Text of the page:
Cute Hand Child Care Face Baby Sleeping Sleep




Sudden infant death syndrome (SIDS) also known as “cot death” can be prevented by keeping babies in the same room as parents for the first year, according to the American Academy of Pediatrics (AAP). However, a new study by researchers at Penn State College of Medicine suggests that this practice may actually be detrimental to infant health.

What is SIDS?

SIDS is the unexpected and unexplained death of an apparently healthy infant, which is less than a year old. SIDS usually occurs when babies are asleep and within the first six months of life. The aetiology of SIDS is unknown however, it is thought to involve a combination of factors such as early delivery and low body weight. It is thought that these venerable babies struggle to regulate their breathing, heart rate and temperature, and may struggle to cope with certain environmental stressors such as tobacco smoke or a minor illness.

Additionally, parents co-sleeping with their baby is also associated with SIDS. This may be surprising to most parents, as a worn out parent asleep on the sofa with an infant on their chest is a common sight in many households. But according to the AAP, it may be putting the baby’s health at risk and the practice is actively discouraged [1].

Sharing a room after 4 months may be detrimental to baby safety and health

Data from the INSIGHT study was used to evaluate sleep outcomes and room sharing between parents and their baby. 279 mothers who gave birth at Penn State Health Milton S. Hershey Medical Centre completed questionnaires when the infants were 4 and 9 months old. Questions assessed sleep duration, location, night waking, night feedings, bedtime routines and sleep behaviours.  A follow up questionnaire on sleep pattern, duration and location was also conducted at 12 and 30 months.

The results indicate that babies who slept independently had more total sleep than babies who room shared. At 4 months, infants who were sleeping in a separate room to a parent had longer stretches of continuous sleep, on average 45-minutes, compared to their room-sharing peers. This increase in continuous sleep extended the older the infant, with 9 month olds having on average 1 hour and 40 minute more sleep than babies still sharing a room.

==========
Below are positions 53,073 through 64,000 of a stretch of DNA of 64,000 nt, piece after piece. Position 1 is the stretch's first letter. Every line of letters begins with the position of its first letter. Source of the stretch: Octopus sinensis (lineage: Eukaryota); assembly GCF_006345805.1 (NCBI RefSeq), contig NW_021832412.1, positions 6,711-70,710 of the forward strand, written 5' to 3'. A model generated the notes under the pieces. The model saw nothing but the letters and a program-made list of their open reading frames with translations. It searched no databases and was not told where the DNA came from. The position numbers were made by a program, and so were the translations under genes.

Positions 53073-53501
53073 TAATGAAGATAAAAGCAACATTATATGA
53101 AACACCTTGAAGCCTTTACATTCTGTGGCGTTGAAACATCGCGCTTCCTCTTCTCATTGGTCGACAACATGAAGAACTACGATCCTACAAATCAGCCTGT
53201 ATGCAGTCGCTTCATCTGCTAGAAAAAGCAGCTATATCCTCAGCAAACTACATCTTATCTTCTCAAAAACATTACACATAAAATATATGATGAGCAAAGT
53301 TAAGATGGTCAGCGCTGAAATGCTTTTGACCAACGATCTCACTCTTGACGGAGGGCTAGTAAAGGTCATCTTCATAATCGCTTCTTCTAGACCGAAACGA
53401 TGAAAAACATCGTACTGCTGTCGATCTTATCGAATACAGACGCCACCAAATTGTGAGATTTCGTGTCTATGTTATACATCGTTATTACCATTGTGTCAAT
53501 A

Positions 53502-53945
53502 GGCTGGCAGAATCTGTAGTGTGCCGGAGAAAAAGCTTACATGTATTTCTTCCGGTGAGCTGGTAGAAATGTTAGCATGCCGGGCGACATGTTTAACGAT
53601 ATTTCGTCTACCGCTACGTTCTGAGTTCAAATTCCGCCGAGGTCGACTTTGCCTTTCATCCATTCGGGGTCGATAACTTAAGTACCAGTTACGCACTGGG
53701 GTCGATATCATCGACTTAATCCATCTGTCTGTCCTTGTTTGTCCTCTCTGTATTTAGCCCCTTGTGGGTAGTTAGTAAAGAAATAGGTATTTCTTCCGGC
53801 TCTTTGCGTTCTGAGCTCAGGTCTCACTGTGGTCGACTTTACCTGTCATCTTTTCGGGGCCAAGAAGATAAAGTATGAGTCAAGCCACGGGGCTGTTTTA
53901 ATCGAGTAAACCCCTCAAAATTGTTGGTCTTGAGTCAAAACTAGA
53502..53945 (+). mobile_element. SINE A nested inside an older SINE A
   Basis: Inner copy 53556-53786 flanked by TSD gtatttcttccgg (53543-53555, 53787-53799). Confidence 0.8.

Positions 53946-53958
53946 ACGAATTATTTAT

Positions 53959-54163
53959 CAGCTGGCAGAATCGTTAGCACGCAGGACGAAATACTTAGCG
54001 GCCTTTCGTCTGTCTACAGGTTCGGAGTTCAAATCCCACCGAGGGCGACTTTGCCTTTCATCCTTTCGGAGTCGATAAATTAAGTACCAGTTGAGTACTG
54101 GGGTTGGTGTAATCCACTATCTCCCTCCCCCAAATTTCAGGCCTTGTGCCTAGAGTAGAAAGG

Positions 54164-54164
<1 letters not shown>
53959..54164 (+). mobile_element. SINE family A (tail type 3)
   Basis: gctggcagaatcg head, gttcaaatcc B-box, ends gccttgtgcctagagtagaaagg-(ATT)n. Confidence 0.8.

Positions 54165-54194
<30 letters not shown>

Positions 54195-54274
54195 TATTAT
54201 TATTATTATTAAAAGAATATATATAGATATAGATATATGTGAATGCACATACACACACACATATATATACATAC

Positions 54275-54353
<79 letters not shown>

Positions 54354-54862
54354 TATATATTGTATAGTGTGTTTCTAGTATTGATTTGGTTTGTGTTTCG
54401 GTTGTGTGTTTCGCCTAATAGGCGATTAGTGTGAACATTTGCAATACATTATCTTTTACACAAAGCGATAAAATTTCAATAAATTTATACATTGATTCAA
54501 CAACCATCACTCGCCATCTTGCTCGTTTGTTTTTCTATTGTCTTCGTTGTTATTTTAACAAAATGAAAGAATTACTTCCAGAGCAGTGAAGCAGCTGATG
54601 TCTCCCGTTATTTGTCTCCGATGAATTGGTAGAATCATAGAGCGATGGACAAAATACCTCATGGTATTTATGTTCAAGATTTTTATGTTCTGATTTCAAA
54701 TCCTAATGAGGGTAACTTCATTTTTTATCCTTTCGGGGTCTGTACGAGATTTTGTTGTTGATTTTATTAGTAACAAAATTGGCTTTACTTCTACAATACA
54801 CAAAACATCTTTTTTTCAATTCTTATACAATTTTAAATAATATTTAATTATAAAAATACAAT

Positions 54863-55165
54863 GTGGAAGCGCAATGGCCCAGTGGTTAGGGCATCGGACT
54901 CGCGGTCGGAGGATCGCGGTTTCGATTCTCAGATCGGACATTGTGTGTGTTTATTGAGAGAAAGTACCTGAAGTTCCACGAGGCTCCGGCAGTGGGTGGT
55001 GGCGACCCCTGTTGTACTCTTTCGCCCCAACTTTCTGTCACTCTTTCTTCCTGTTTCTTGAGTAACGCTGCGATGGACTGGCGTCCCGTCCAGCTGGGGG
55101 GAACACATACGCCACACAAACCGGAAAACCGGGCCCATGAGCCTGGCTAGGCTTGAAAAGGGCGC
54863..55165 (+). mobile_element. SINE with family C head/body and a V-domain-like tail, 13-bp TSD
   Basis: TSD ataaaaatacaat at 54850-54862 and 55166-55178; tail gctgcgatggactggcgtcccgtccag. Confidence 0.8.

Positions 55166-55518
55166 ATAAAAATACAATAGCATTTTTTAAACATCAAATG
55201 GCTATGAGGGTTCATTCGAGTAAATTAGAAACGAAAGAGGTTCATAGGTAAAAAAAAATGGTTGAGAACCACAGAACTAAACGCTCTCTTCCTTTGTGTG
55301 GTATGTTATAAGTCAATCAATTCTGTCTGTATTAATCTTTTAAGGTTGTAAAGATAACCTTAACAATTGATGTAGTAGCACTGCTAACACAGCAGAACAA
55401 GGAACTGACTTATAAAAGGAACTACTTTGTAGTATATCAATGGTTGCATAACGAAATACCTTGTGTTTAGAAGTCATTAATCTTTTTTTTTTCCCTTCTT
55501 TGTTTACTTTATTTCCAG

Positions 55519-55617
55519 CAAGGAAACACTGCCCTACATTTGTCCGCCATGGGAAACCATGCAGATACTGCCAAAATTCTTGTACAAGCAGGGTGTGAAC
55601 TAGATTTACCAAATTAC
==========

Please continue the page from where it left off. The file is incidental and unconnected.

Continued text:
Sleep safety also appeared to be negatively affected by room sharing, as unapproved, potentially hazardous objects such as blankets and pillows, were more likely to be found in the cots of 4 month old babies who were sharing a room with a parent [2]. Interestingly, not all outcomes were affected by rooms sharing, as breastfeeding outcomes did not change.

Professor Ian Paul, who is one of the lead authors of this study, commented in a press release that one of the most worrying findings was that room sharing often led to bed sharing between parents and infants. This is a particular concern as bed sharing is associated with SIDS and is not recommended by the AAP or the NHS [3].

Current AAP guidelines recommend babies to sleep in the same room as a parent for their first 1 year, however this study highlights the negative impact this may have on infant health and development. Further work will need to be conducted before a conclusive outcome can be drawn, as the female cohort who answered the questionnaires may not be representative of low income, non-white families.

In addition to SIDS, obesity and poor sleep later in life are common problems associated with deficient infant sleep, however I would imagine the most immediate issue for most parents is their restless baby keeping them awake at night!



[2] Penn state news. (2017). Baby sleeping in same room associated with less sleep, unsafe sleep habits [press release]. Retrieved from: